I don’t want to suggest that this work will be all things to all cooks. It might be seriously disappointing as anyone’s first book on one of the world’ most magnificent cuisines. Like many unorthodox and boundary-expanding cookbooks, it’s best used by sturdily motivated, somewhat experienced cooks who see themselves not as passive recipients of board-certified truth but as participants in unfinished searches for progressive insight.
Users must count on minor and major obstacles — for instance, the absence of maps. Of course, we can all go online and identify the many cities named in Ilkin and Kaufman’s geographical sketches. But it beats me why anyone capable of seeing the importance of a regional Turkish cookbook wouldn’t also want to present readers with a good, detailed map as close as possible to page 1. And while we’re on reference tools, the authors’ glossary of ingredients is both vague and unsystematic.
Cooks who expect cut-and-dried exactitude from all cookbooks will also be bothered by muddled culinary terminology (it isn’t clear that Ilkin and Kaufman understand the meaning of “puree,” and many people may blink when “turnover” turns out to mean a layered rice dish reversed onto a plate). They will also have a hell of a time producing homemade yogurt from a recipe telling them to “make a well” in a pan of heated milk. Or essaying that Circassian chicken recipe without knowing how much chicken stock to add to the walnut sauce — certainly not the whole six-plus cups!
I was pretty annoyed myself at finding only the most perfunctory aid on exploring Turkish food stores like the ones in my New Jersey neighborhood. They would be gold mines for users of this book interested in understanding and searching out some important items — e.g., “red pepper paste” = biber salcasi; such-and-such are the main fresh or ripened cheeses that Turkish people would use in such-and-such recipes; this is how to look for rich, creamy yogurt. Ilkin and Kaufman seem only half aware of what really devoted English-speaking fans of Turkish food might want to know.
But as someone says in the last act of Our Town, “that ain’t the whole truth and you know it.” Most of the foregoing criticisms could never apply to many smoothly produced but sometimes vapid works from the foremost cookbook publishers in the land. No such pat spoon-feeding exists here.
Ilkin and Kaufman’s recipes don’t just repeat the few kinds of broiled meats and meze, soups and salads that you’re going to find in any neighborhood kebab restaurant and any Turkish cookbook. Without this work, I wouldn’t have known that people from the southern Turkish city of Gaziantep (not far from the Syrian border) cook mung beans and also love the smoky-flavored roasted green wheat (freekeh, firik) so popular in Egypt. Or that there’s a “corn belt” along the Black Sea shore where cooks are devoted to local versions of polenta and commonly fry fresh anchovies in a cornmeal coating. Or that anyone in Turkey liked daikon radishes in a salad.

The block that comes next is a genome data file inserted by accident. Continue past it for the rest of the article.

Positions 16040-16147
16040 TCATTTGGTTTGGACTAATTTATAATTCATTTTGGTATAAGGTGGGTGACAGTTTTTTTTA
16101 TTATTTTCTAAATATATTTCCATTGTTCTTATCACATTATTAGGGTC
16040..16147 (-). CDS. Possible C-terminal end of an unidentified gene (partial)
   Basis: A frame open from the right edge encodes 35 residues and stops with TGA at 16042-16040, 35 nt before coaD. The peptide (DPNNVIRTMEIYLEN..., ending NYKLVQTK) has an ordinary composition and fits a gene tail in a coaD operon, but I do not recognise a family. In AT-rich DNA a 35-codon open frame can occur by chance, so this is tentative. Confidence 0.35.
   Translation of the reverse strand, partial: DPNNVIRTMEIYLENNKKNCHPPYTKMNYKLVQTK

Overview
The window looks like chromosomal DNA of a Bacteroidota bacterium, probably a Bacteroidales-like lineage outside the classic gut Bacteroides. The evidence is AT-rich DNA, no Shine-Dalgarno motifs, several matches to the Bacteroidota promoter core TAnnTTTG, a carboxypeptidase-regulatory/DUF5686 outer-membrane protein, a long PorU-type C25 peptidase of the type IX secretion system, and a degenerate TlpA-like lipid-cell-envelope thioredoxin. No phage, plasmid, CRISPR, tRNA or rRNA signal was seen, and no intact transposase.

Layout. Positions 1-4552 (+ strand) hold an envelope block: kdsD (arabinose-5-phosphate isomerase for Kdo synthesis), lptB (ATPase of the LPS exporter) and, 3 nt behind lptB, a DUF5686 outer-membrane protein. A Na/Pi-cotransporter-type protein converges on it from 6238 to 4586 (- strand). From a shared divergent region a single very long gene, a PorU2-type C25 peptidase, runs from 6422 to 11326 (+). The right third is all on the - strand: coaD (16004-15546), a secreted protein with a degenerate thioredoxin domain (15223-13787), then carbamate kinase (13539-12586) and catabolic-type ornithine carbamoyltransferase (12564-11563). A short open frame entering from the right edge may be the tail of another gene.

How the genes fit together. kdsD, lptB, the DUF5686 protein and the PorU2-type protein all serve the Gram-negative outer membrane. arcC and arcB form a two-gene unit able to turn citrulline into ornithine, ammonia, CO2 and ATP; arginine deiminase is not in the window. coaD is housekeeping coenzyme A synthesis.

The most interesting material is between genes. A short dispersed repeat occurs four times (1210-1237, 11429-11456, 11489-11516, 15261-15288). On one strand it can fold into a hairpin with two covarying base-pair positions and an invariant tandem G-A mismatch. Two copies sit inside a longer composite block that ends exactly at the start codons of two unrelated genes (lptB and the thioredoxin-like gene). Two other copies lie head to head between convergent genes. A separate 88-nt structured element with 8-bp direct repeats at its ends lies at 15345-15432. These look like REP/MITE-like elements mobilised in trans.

I had good results in the kitchen, by dint of keeping my thinking cap firmly in place. A heavy mashed potato salad needed more liquid (I ended up lightening it with some of the potato cooking water) and less tahini. More successful were a very simple can’t-miss egg salad, a fine dish of sauteed grated zucchini with walnuts and yogurt, and a lovely fresh-flavored orange pudding (for some reason labeled “curd”). The most wonderful of all was also the hardest: keskek, a slow-cooked wheat porridge said to be a staple for celebrations like weddings. It took me about three times the suggested 10 – 15 minutes to beat the cooked mixture to the right thickness, but the creamy, silky texture of the starch that dissolved out of the wheat made it worth every second.
The bottom line is that though novices should go elsewhere, this is the most adventurous English-language cookbook available for seasoned cooks who have already fallen in love with Turkish food.
Anne Mendelson is the author of Stand Facing the Stove: The Story of the Women Who Gave America The Joy of Cooking (Henry Holt, 1996) and Milk: The Surprising Story of Milk Through the Ages (Knopf, 2008).